Kenya finished by saying that in practicing this creative language hacking tool, she, and we, can be responsible and active in our communications, and she finds when she doesn’t allow this passive aggressive communication to be heaped upon her, to burden her, she feels more power, and more energy and positivity, which allows her to be more creative, and more engaged with her creative process.

To put it more beautifully, I will share the closing words of Kenya’s talk: “I need to talk to whoever, I need to be creating with my fellow human beings because this is going to make me…so I can tap into that source inside of me. (Holding up fortune cookie fortune) “If you seek it, you’re going to find it.” You’re going to find creative ways to interact with other people. And, you’ll find creative ways to make beautiful things happen. Its going be gender non-specific, intergenerational, non-binary, transracial, cut across class, geography…none of these things are going to be impediments because it comes from a source that is timeless, that is ultimate creativity, that is unknown, in the most beautiful ways.”

I have deep gratitude for finding my way to Kenya’s talk this day. If you seek it, you’re going to find it.

To follow Kenya (Robinson)’s work, visit her at www.kenyarobinson.com, and on Instagram @kenya9

To Race Together Or Not, That Is The Question..Or Is Knowing Who You Are Talking To The First Question?

20 Mar

race-together-baristaOh boy. I’m sure I don’t have to tell you about the new Starbucks #RaceTogether campaign where the printed hashtag written on a coffee cup by your friendly barista aims to spark a conversation on race.

While I’ve seen a few supporters of the initiative on my Facebook feed and on twitter, some just friends, some more famous, like Common and Van Jones, the overwhelming majority of feedback by both black and white people has been […]

Keith Thompson: The Interview, And The Roadmap Into Black Life (Hint: It’s Not What You Think)

17 Oct

Keith Thompson

Keith Thompson

 

Seems I can’t meet with my new friend, Keith Thompson, without him plying me with little gifts each time I see him. This time it was a […]

Wendy Jane’s Weekend Sounds: Thrift Shop by Macklemore & Ryan Lewis featuring Wanz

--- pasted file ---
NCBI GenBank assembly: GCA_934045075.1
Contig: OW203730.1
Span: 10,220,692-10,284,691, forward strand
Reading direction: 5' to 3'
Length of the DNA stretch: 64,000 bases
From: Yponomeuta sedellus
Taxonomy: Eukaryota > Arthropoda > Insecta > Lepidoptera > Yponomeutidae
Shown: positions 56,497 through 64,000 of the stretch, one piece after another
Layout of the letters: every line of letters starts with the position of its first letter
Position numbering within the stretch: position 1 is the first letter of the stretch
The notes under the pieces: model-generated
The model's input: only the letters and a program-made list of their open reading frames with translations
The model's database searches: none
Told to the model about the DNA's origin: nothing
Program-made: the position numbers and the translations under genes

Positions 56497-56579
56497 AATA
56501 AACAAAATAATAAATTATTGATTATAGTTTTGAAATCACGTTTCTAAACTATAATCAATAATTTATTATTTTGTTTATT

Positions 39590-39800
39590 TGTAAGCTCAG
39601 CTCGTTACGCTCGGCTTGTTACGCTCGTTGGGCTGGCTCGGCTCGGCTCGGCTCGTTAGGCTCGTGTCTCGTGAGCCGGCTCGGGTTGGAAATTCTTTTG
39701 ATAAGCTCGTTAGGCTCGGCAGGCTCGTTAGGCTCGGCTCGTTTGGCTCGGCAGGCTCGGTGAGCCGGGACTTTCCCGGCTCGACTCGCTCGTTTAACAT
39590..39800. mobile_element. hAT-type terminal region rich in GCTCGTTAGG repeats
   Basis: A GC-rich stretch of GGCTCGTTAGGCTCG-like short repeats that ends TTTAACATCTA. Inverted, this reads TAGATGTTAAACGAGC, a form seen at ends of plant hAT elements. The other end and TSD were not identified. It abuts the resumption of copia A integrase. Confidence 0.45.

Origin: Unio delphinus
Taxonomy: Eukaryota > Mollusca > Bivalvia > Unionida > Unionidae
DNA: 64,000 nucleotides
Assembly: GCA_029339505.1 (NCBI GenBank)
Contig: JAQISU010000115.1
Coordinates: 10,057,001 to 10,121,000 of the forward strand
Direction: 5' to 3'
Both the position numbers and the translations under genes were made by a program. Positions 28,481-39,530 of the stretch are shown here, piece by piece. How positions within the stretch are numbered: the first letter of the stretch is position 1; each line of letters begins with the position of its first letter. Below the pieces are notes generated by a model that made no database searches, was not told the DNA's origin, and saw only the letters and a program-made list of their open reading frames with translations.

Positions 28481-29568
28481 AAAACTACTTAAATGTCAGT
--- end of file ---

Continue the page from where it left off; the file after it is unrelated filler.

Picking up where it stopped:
27 Jan

I think the song , and especially the video, Thrift Shop, by Macklemore & Ryan Lewis featuring Wanz, is destined to become a classic.  Sheer fun, and I can relate, since 90% of my clothes come from second-hand stores.

Watch and listen, and tell me if you can keep yourself from singing the rest of the day….”I’m gonna pop some tags…only got twenty dollars in my pocket….”

Enjoy!  and, don’t forget to rock your grandpa’s style.  No, seriously…can I have your grandpa’s hand-me downs?

SOURCE:  www.youtube.com

Wendy Jane Moves Mountains One Football Fan At A Time (and in other ways, too:)

27 Nov

I still feel like I’m at the beginning of my journey with this blog.  Still don’t exactly have “the answer” when someone black, or white, asks me, “what do you find so intriguing about black people and black culture?”  I cringe at the word intriguing because it makes me feel like they think I’m examining black people as some kind of curiosity, much like the time my daughter Leni’s assistant pre-school teacher in Tulsa (who I’d learn later was an evangelical Christian out to convert us) said to me, “I just found out you were Jewish, and that is so neat.  My father has always been fascinated with “your people” and has studied them for many years.”  That freaked me out.  I hope I don’t freak black people out when they try to get at the premise behind my blog, which Leni, who turns 13 next week,  seems to think is all about  my “obsession with black people.”

The one thing I have come to value immensely is the connections  I make with my readers.  While sometimes I feel vulnerable and exposed when a friend tells me that they enjoy getting to know me better through my writings, or sad when I’ve offended anyone, I am overwhelmed with the positive support  I receive from so many people because of Wendy Jane’s Soul Shake.

There has been dialogue via the comments section about race, about how white and black people connect in sometimes negative, but also positive ways.  I have gained knowledge of how black people’s lives have been impacted by the way society views and has constructed the idea and practice of race and racism.  I have heard from white people who have shared their experiences and point-of-views regarding race.